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My children really are normal, aren't yours?

After this weekend's situation of taking away all of my kids' toys, I continually thought, "Why can't my kids be normal?"  I was frustrated with their behavior.  Then, I thought, "Perhaps, I'm not a normal parent."  There must be something obviously wrong with me that my children and I always seem to be at odds.

If you've known me for any length of time, you'll know my thoughts about normal are extensive and diverse.  My studies in cultural and gender communications have solidified my thoughts and opinions that normal is a socially-defined word.  It's fluid, ever-changing and, quite frankly, ambiguous.  So, why on earth am I trying to use this term to describe my children and my parenting?  Why am I striving for normal?

Then, I realized something BIG...often times, I look at - and describe - normal as being perfect when used in reference to my own children or my parenting.  I try to force the concept that my children shouldn't make mistakes or should always innately know my thoughts, assumptions, and rules - then follow them.  But, as we so often learn, what's innate in a child isn't perfection - it's being a child, learning and growing (physically, mentally, emotionally and spiritually)

If we look at normal as epitomizing the behaviors and characteristics of being a child, then we're never going to reach the goal.  Our children are all different.  They're different in gender, age, size, heredity, race, language skills, physical capabilities, learning, likes, preferences, and so much more.  Most importantly, they're different than me.  They are not going to understand things or see things the same way I do, so why should I expect them to act within such a limited scope?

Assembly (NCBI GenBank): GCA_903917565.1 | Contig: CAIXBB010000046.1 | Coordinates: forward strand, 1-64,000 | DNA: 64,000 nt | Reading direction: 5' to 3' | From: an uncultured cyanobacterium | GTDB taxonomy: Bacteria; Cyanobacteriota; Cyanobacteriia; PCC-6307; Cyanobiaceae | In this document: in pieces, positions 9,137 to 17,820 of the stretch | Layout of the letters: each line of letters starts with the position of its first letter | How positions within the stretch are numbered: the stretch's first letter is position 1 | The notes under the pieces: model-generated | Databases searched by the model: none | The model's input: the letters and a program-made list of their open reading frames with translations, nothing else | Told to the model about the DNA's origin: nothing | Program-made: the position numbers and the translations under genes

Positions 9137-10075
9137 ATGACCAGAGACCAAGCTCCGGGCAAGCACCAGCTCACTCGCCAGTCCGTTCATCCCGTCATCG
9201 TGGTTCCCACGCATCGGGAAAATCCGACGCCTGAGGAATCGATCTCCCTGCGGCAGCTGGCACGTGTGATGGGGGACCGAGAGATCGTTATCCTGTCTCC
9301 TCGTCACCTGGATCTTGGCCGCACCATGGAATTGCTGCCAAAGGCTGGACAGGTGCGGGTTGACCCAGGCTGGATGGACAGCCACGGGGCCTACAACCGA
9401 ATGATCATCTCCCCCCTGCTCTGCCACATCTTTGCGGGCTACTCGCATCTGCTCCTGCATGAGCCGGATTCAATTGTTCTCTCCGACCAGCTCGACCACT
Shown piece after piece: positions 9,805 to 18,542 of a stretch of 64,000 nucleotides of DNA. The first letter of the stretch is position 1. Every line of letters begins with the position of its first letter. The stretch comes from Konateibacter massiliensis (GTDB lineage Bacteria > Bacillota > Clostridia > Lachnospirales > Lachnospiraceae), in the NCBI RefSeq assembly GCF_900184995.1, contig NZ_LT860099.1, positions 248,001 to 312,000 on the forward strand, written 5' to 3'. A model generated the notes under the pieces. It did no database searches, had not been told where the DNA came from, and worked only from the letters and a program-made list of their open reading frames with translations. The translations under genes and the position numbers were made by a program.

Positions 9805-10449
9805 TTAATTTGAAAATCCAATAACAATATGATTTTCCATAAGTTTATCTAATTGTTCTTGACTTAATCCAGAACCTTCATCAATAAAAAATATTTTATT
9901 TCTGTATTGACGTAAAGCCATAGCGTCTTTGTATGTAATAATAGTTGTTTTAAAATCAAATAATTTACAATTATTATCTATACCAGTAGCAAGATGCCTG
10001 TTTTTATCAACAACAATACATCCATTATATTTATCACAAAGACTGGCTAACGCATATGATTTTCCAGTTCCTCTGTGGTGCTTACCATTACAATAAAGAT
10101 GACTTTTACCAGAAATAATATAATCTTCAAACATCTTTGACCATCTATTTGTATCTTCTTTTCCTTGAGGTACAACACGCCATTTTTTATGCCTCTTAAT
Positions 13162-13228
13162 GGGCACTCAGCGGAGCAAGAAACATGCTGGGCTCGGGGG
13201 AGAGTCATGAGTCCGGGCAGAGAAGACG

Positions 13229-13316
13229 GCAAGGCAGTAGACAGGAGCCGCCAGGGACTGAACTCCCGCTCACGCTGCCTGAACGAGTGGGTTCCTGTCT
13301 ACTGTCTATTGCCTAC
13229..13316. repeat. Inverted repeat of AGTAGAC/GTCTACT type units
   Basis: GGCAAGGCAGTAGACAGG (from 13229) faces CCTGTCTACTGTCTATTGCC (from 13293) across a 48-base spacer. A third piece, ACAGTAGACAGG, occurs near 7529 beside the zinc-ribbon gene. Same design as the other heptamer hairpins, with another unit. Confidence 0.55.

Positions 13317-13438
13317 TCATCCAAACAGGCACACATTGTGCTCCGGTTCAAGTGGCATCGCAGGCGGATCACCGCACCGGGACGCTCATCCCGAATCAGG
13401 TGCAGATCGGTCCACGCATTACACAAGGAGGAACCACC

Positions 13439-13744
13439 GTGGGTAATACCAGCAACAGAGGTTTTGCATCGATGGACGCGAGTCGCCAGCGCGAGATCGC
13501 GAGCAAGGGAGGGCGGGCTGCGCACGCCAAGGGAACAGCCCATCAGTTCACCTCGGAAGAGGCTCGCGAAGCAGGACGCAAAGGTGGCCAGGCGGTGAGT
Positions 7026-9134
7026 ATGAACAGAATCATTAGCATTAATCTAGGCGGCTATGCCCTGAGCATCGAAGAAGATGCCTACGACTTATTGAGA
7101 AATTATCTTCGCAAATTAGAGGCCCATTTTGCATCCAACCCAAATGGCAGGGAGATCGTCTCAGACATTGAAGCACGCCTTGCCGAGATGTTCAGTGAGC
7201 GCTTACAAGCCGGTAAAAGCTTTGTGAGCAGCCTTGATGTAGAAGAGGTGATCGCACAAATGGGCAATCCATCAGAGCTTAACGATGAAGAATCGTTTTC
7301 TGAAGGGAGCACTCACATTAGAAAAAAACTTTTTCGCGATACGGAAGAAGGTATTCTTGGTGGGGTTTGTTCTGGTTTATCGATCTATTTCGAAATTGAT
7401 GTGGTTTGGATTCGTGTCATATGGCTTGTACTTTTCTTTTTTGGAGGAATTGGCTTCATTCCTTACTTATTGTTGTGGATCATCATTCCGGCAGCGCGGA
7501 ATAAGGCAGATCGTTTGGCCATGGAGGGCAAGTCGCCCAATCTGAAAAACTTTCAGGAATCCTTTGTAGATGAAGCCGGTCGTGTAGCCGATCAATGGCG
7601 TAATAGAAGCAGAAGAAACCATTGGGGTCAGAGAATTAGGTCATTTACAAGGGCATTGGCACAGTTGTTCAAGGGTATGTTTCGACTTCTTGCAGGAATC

My daughter had an extremely mature vocabulary by the time she was 18 months old.  She could identify colors, tell me what she wanted (one word at a time), and generally communicate with me.  My almost two-year-old son is the complete opposite.  He grunts.  He throws temper tantrums.   He communicates with sign language, to a point, but generally I have to guess what he wants.  For a long time, I questioned why he wasn't communicating with me the same way his sister had.  I expected him to be a normal child, but I defined normal through the expectations of what his sister had done, not his own individual capabilities.

Yes, there are general assumptions about the growth and behaviors of children.  And, yes, you can often determine where problems lie when children aren't following these typical patterns.  But, in reality, that doesn't mean our children aren't normal.  They're just normal to themselves.  Look at a child born with a learning disability.  Just because he/she isn't progressing at the standardized rate of learning as his/her peers doesn't mean he isn't normal.  He may be excelling compared to other children with similar disabilities.  Making exceptions and adapting to each individual child should be the norm - not us, as adults, expecting them to always adjust and adapt to our inadequate ideal of normal.

I look at my own childhood as another example.  I am an identical twin.  Often times, people assumed that, because I'm genetically identical to my sister, we would learn and grow at the same rate.  However, this was very much incorrect.  We had - and still have - different capabilities, likes, and preferences.  By adults making the assumption that, for us to be normal, we needed to be identical in everything we did, was inadequate and limited us.  It forced us into trying to adapt to these expectations and taking longer to grow into the individuals that we are.

My children aren't perfect, and I don't expect them to be.  I would never use this word to describe them or any other children.  But, from now on, I'm going to be extremely cautious in using normal as a synonym.

What's your normal?

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